Thursday, May 1, 2014

Our Remodeled Storefront

Wow. It's been so long since I posted, I almost forgot my password! Simply a matter of getting out of the habit of posting. I promise, I going to try harder!

We recently did some remodeling on our storefront. I snapped this photo of George hosing down the sidewalk, after we had hosed down the brick.

Isn't it ugly?

Really, you can say it and not offend us. We have always hated the front, but didn't know what to do about it without spending a fortune. Maybe the brick wouldn't have been too bad by itself. Maybe the gray permastone wouldn't have been too bad by itself. But together?

Ugly. With a capital Ug.

I have wanted to paint it for a few years now, but George kept turning me down. His logic made sense. Once we start painting it, we will have to keep painting it. Paint tends to peel, especially it seems in the mortar joints. That's the voice of experience talking. It happens on our block basement walls at home.

But I started looking at pictures of paint that is done more in a white wash style. No heavy paint in the mortar joints. Just a light coat. That may work.

We decided to go for it.

We practiced on the side wall. See the part toward the middle back where you can see more of the red brick? That is the look we were going for. But somehow, when we did the front, it came out a bit heavier. Not to worry. Time (and weather) should take care of that problem for us.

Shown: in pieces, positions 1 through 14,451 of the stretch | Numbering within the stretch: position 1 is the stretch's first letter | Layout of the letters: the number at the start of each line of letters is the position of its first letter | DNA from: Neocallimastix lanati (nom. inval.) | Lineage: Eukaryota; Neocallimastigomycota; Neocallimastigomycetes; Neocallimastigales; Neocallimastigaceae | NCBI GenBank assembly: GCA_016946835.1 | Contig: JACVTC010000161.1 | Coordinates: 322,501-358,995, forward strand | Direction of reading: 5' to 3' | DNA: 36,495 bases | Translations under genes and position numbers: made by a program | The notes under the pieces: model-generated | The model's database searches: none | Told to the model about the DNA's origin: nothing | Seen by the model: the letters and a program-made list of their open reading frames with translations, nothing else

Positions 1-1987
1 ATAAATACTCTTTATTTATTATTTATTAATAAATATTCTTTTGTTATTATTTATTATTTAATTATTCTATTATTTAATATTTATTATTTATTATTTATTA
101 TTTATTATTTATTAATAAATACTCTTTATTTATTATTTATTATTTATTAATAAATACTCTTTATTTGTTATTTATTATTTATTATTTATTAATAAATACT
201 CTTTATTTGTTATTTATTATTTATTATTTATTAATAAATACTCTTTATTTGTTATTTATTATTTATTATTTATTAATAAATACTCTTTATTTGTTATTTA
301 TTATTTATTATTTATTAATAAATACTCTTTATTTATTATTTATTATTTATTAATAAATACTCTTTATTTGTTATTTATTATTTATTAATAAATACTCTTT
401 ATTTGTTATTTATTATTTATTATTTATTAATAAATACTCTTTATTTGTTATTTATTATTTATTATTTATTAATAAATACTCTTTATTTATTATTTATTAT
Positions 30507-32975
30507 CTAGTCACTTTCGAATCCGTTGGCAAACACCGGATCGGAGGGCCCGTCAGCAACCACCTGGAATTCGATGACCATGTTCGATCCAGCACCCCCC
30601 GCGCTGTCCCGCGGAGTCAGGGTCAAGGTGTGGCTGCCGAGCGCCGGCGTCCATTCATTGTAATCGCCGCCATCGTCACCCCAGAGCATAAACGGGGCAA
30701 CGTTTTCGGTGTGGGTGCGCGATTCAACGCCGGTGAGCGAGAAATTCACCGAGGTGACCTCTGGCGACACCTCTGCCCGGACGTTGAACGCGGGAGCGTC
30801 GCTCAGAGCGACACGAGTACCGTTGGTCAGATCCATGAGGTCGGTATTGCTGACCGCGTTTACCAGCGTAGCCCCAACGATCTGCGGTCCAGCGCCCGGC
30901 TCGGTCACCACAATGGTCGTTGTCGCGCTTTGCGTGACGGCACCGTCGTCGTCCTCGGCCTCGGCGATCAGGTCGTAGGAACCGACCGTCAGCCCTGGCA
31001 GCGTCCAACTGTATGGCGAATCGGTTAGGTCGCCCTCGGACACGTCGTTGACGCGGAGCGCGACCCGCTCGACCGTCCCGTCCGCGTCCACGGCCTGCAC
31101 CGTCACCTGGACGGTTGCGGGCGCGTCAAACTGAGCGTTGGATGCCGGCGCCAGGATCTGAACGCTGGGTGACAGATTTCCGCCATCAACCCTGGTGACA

But despite getting a little heavier than we wanted on the front, we love how it turned out!

I haven't gone across the street to get a full view yet, but I will soon. As you can see, we only went up so far. There is a little ledge above the permastone, and that was our stopping point. Why? Even with an extension ladder, that's as far as we can reach. It will have to be good enough.

The white brick helped tone down the permastone. We still don't care for it, but we can live with it now. We don't want to paint it, nor remove it, so it is what it is.

We found this old beadboard door, and used it just as we found it. The teal colored paint on it was already there. All we did was wash it off, and spray it with a sealer to keep if from weathering any more. I bought the letters at Michael's Craft Store a year or two ago. They worked perfectly on the old door. Love it when things work together!

The crowning touch is the two cow stanchions, one on each side. Chances are pretty good we are the only store around with cow stanchions on teal colored barn wood!

What did all this cost us? Not much!

We used one gallon of paint that cost us around $25. It goes a long way when you aren't putting it on heavy. The door for the sign was free, but we did pay around $95 for all the letters. The barn wood behind the stanchions was free, and the stanchions themselves were very minimal, from an estate sale.

So, the whole project was under $150. Not bad!

I read about how to whitewash, by thinning down the paint. Everything I read said it's a very messy procedure. We couldn't take a chance on that much of a mess on the city sidewalks, so instead of whitewashing, we used the dry brush technique. Worked like a charm.

We have more to do. The window above the white apartment door needs some work, and I'm going to hang a teal colored curtain in it. Same with the large windows in the apartment above, where we didn't paint. You can see them in the first picture. A few other odds and end will finish it up, and the next project will be the inside the display windows.

One of these days!

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